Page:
I’ve listened to enough podcasts to know that comedy is a foreboding art: Difficult to learn, impossible to master, and usually involving a great deal of cocaine and depression. It takes a particular kind of person to criss-cross the nation standing in front of groups of strangers and blindly seeking their approval. Why would anyone do it? Why would anyone drive to the ass-end of nowhere (the worst part of nowhere) to tell jokes to rooms that are half empty when they’re not entirely empty?
Because, for a few brief minutes, it’s transcendent.
I’ve forgotten entire classes from the time I spent at college, but I still harbor vivid memories of Mike Birbiglia and Kevin Hart visiting the campus to dispense merriment. A good comedian/comedienne wields incredible power, and is capable of bringing a room full of strangers to the same realization at the same moment, joining their minds in a way thousands of years of politics and philosophy have consistently failed to do. If done well, a good comedy set can be the kind of powerful, life affirming experience that’s exceedingly rare in this world, though video games are sometimes capable of something similar.
Just as every laugh is a laugh of recognition and a good comedian is capable of altering the way you see the world, the best video games appeal to parts of ourselves we didn’t know were there, making us see through the eyes of someone new, be they a wizard, a space marine, or… well, those are pretty much the only two options right now. Video games aren’t live conduits from creator to audience like comedy is, but when they’re at their best both elicit a similar harmony between a singular vision and a vast audience, a kind of collective intimacy.
Comedy Quest, the new adventure game from Crothers Games, is concerned with absolutely none of that. It is about a character named New Kid who’s trying to get gigs so he can become a stand-up comedian.
Comedy Quest is in the mold of classic adventure games, and its mechanics strictly adhere to the genre’s conventions. The gameplay mainly consists finding objects and using them on other objects or people. Correctly using stuff on other stuff will advance story and get New Kid some stage time so the can get his nascent comedy career going. In between gigs you’ll be participating in quests like getting a slushie to a man stuck in a toilet stall that he can use to soothe his wounded groin, fishing a beard out a dumpster so you’ll look enough like a hipster to enter an elitist comedy club, and talking with other increasingly drunk comedians about who was the best Batman.
Comedy Quest was made by Trav Nash, a long-time Australian comedian who drew from the Melbourne comedy scene to fill out Comedy Quest‘s voice cast. Besides the accents in the spoken dialogue there’s nothing particularly Australian about the game save for its comedic sensibility, which tends to alternate between the weird and the pitch black. At one point New Kid has a conversation with an older comedian that goes something like this.
“How long have you been doing comedy for?”
“Too long. Too depressingly long.”
“Who’s your favorite comedian?”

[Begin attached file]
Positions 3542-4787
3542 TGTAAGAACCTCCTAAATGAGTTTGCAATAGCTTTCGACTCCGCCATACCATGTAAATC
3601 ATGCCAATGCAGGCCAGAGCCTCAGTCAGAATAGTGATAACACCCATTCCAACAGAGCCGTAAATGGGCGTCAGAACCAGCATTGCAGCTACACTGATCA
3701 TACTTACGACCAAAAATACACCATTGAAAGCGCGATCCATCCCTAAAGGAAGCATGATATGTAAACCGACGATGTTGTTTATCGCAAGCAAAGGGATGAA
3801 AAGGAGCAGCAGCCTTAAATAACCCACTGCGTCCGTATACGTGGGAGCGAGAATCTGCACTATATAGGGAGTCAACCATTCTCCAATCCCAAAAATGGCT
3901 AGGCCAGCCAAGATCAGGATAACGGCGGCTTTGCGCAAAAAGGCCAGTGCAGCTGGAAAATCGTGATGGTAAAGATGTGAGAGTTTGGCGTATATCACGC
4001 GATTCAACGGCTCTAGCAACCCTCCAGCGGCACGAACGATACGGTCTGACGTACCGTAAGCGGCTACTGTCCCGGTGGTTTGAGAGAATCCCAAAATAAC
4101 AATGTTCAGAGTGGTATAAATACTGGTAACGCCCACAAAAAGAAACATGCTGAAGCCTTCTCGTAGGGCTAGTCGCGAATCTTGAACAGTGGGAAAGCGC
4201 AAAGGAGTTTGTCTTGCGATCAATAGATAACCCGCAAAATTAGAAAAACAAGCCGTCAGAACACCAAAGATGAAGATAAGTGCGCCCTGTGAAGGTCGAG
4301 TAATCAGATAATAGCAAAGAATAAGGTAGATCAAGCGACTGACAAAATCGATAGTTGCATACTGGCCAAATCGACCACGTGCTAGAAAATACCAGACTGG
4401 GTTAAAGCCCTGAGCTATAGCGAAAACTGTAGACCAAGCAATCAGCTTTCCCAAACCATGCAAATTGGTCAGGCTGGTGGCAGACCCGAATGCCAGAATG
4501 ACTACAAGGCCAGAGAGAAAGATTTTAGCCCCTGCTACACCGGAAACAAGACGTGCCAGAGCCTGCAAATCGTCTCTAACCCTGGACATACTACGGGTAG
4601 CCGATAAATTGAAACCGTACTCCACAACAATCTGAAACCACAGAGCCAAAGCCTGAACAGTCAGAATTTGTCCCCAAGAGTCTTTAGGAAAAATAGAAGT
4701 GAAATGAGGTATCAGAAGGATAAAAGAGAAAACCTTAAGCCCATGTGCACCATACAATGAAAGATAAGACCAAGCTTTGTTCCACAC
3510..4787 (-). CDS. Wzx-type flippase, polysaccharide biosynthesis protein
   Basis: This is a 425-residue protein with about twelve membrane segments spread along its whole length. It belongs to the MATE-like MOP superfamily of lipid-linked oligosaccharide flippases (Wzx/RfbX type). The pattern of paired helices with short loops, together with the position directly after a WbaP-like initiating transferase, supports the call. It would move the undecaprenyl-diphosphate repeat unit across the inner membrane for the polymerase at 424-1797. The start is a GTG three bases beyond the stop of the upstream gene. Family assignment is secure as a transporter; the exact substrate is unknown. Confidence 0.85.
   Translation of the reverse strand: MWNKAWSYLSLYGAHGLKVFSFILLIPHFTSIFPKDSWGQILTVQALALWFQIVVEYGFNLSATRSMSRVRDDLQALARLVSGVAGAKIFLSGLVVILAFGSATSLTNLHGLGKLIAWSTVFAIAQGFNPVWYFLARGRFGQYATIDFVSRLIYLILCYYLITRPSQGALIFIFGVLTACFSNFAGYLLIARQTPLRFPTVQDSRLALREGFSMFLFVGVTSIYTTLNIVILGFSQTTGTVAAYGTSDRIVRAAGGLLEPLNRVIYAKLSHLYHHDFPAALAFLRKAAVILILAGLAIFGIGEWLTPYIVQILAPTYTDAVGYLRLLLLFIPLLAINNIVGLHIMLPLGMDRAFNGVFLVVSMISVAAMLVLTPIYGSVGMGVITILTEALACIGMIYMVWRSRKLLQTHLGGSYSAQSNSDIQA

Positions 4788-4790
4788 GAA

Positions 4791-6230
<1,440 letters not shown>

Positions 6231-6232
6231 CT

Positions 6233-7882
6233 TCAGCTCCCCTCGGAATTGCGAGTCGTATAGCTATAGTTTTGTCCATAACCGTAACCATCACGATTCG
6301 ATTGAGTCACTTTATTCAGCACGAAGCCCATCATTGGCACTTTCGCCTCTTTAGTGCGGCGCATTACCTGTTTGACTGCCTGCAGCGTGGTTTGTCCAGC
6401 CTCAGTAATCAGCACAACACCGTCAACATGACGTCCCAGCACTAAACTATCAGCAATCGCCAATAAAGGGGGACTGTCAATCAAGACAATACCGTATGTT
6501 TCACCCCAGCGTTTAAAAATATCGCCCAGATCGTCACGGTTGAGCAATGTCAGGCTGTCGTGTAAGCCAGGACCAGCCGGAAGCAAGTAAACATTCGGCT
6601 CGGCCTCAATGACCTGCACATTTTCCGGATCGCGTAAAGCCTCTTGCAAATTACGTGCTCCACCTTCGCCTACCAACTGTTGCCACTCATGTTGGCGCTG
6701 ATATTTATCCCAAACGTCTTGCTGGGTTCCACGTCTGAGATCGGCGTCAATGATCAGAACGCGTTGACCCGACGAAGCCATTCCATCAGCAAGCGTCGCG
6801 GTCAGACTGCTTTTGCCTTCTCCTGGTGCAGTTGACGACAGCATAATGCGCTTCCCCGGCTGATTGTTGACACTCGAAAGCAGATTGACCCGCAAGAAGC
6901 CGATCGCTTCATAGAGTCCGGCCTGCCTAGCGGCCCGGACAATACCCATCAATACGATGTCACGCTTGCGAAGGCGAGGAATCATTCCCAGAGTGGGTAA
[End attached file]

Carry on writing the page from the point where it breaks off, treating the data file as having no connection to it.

“I don’t watch a lot of comedy. They’re either better than me, which is depressing, or they’re terrible and still getting work, which is depressing.”
Trav Nash has said he drew inspiration from his own experience in comedy in making Comedy Quest, and it shows. The biggest running joke in the game is just how ambivalent all the comedians you encounter are about their chosen profession. Whether they’re established acts or just starting out, helpful or douchebags, no one has any kind words for the art of comedy itself, and pretty much everyone in the game except New Kid seems like they’d rather be somewhere else. Your only defense against this encroaching darkness is to turn it into humor. When you encounter someone or something weird in Comedy Quest, you can use your Comedian’s Notebook on them and extract a joke from it, thus spinning the straw of everyday drudgery into the gold of comedic whimsy.
Comedy Quest has an old school approach to gameplay and isn’t afraid to be dull or frustrating, much like the real life of a comic. The game’s graphics are modeled on classic CD-ROM adventure games, the start screen is pure 80’s kitsch, and the game opens with a direct homage to The Secret of Monkey Island.
At one point New Kid arrives at what he thinks is going to be a comedy gig only to be told it’s his job to pass out fliers for the comedy show, initiating a simulation of handing out fliers that manages to be almost as dull as handing out fliers in real life. Nash includes a godawful mini-game that consists of running from a vengeful taxi you’ve stiffed that’s likely an homage to an early adventure game I’m not aware of. He also includes a point where you have to e-mail your parents asking for money to support your burgeoning comedy career, and a point where you have to vomit prior to going onstage. Comedy Quest can be so dispiriting it would be easy to forget that this is a game about comedy—as opposed to, say, the lower depths of human despair—if it weren’t for the colorful world New Kid occupies.
Comedy Quest is not a comedian simulator: it can’t make you feel the absolute terror and zen-like fulfillment that are part and parcel of standing on stage in front of a random group of people and bearing your soul. Instead Comedy Quest focuses on the world around comedy: the bookers, the club owners, the comedians and the audience that all influence New Kid as he struggles to become an established comic. We’re not watching a star being born, rather Comedy Quest is a distinctly working-class perspective on the business of stand up, with every demeaning errand run and every gig begged for serving to remind us that comedy may be a calling, but it is a job first.
Website [Comedy Quest]